Of all the theories constructed to explain why President Bush won re-election in 2004, perhaps the most provocative is what John Judis, in a New Republic essay this week, gives a close treatment. The theory, propounded by a trio of academics, is that terrorism -- the ultimate existential threat made real -- that is, when events make individuals realize they could and will die -- changes how people make political decisions. Specifically, fearing death makes voters more willing to rally around their flag, exclude others, zero out internal contradictions, and seek the protection of leaders who exude strength.
There is actual experimental evidence to support this story.
Their experiments showed that the mere thought of one's mortality can trigger a range of emotions--from disdain for other races, religions, and nations, to a preference for charismatic over pragmatic leaders, to a heightened attraction to traditional mores.
This is a little more subtle that the popular sense that Americans were afraid after 9/11, so they turned inward and preferred the known (Bush) to the unknown (Kerry); the macho (Bush) to the meandering (Kerry), etc.
The in-party -- Republican political scientists, pundits and strategists often answer this most basic question of politics -- Why did President Bush win in 2004? -- with a tautology. "Because voters preferred his policies." The assumption: Bush good, Kerry bad, and that's that.
The out-party -- the Democratic political scientists, pundits and strategists -- answer the same question with a bewildering mix of often clashing theories. The Democrats weren't populist enough. They didn't frame the issues correctly. Bush stole the election. The Bush team manipulated public opinion. The Bush team scared the bejesus out of ordinary folks. Kerry was a poor candidate. Etc.
The "Worldview Defense" theory seems to fall into the latter category: a causal explanation that seeks to reassure Democrats that the fault for Bush's victory lies not in the foundation of the party but in exogenous realms that are tweakable and fixable.
To these lay ears, the most persuasive parts of the theory are in its thinnest version. In the aftermath of 9/11, Americans feared for their lives in a way they hadn't before. That fear conditioned their thinking about government and politics.
Next, they began testing Bush's appeal directly. In October 2003, the three scholars, together with five colleagues, assembled 97 undergraduates at Rutgers to participate in what the students thought was a study of the relationship between personality and politics. One group was given the mortality exercises. The other wasn't. They then read an essay expressing a "highly favorable opinion of the measures taken by President Bush with regards to 9/11 and the Iraqi conflict." It read, in part:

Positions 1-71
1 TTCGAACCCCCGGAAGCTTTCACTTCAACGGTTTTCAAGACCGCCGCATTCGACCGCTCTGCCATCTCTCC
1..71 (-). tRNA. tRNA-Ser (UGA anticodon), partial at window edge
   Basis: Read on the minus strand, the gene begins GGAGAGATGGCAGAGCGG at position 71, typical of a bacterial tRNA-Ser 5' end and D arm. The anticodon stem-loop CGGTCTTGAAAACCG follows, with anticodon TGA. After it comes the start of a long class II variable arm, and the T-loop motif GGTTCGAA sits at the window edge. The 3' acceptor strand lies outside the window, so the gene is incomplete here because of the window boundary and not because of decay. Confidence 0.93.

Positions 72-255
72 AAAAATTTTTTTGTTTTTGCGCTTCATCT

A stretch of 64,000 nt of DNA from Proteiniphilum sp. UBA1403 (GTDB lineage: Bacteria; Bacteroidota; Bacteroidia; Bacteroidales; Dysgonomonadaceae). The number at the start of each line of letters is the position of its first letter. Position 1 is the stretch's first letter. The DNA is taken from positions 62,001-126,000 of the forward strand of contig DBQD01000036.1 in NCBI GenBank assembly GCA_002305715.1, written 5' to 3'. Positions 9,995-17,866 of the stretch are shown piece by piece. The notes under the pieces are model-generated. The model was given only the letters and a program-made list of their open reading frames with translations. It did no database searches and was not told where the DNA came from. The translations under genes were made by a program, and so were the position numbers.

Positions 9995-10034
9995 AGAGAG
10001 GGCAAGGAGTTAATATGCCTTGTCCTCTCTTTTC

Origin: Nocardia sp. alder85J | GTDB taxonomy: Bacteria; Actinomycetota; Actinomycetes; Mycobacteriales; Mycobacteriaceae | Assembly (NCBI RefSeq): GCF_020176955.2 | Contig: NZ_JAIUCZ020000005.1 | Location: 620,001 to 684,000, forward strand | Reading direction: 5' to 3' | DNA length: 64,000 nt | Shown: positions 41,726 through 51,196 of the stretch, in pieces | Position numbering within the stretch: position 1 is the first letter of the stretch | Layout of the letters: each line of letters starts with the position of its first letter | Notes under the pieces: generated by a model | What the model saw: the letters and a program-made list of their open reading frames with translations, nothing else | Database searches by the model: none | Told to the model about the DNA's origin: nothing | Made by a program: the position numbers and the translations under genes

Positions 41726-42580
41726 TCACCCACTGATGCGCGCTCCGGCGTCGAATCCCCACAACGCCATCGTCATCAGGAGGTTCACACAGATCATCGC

Personally I endorse the actions of President Bush and the members of his administration who have taken bold action in Iraq. I appreciate our President's wisdom regarding the need to remove Saddam Hussein from power and his Homeland Security Policy is a source of great comfort to me. ... We need to stand behind our President and not be distracted by citizens who are less than patriotic. Ever since the attack on our country on September 11, 2001, Mr. Bush has been a source of strength and inspiration to us all.
This was not the kind of statement that would appeal to most Rutgers undergraduates, and indeed, on average, members of the control group rated it unfavorably. But those who did the mortality exercises on balance favored the statement. In February 2004, the psychologists repeated the experiment, but this time they used September 11 cues. They had one group of students write down the emotions that September 11 aroused in them and describe what happened on that day. They got the same results as before: On average, those in the September 11 group approved of the statement, while those who didn't do the exercises disapproved. Based on political questionnaires they had the students fill out, they also found that the September 11 and mortality exercises "increased both conservatives' and liberals' liking for Bush."
Then, in late September 2004, the psychologists, along with two colleagues from Rutgers, tested whether mortality exercises influenced whom voters would support in the upcoming presidential election. They conducted the study among 131 Rutgers undergraduates who said they were registered and planned to vote in November. The control group that completed a personality survey, but did not do the mortality exercises, predictably favored Kerry by four to one. But the students who did the mortality exercises favored Bush by more than two to one. This strongly suggested that Bush's popularity was sustained by mortality reminders. The psychologists concluded in a paper published after the election that the government terror warnings, the release of Osama bin Laden's video on October 29, and the Bush campaign's reiteration of the terrorist threat (Cheney on election eve: "If we make the wrong choice, then the danger is that we'll get hit again") were integral to Bush's victory over Kerry. "From a terror management perspective," they wrote, "the United States' electorate was exposed to a wide-ranging multidimensional mortality salience induction."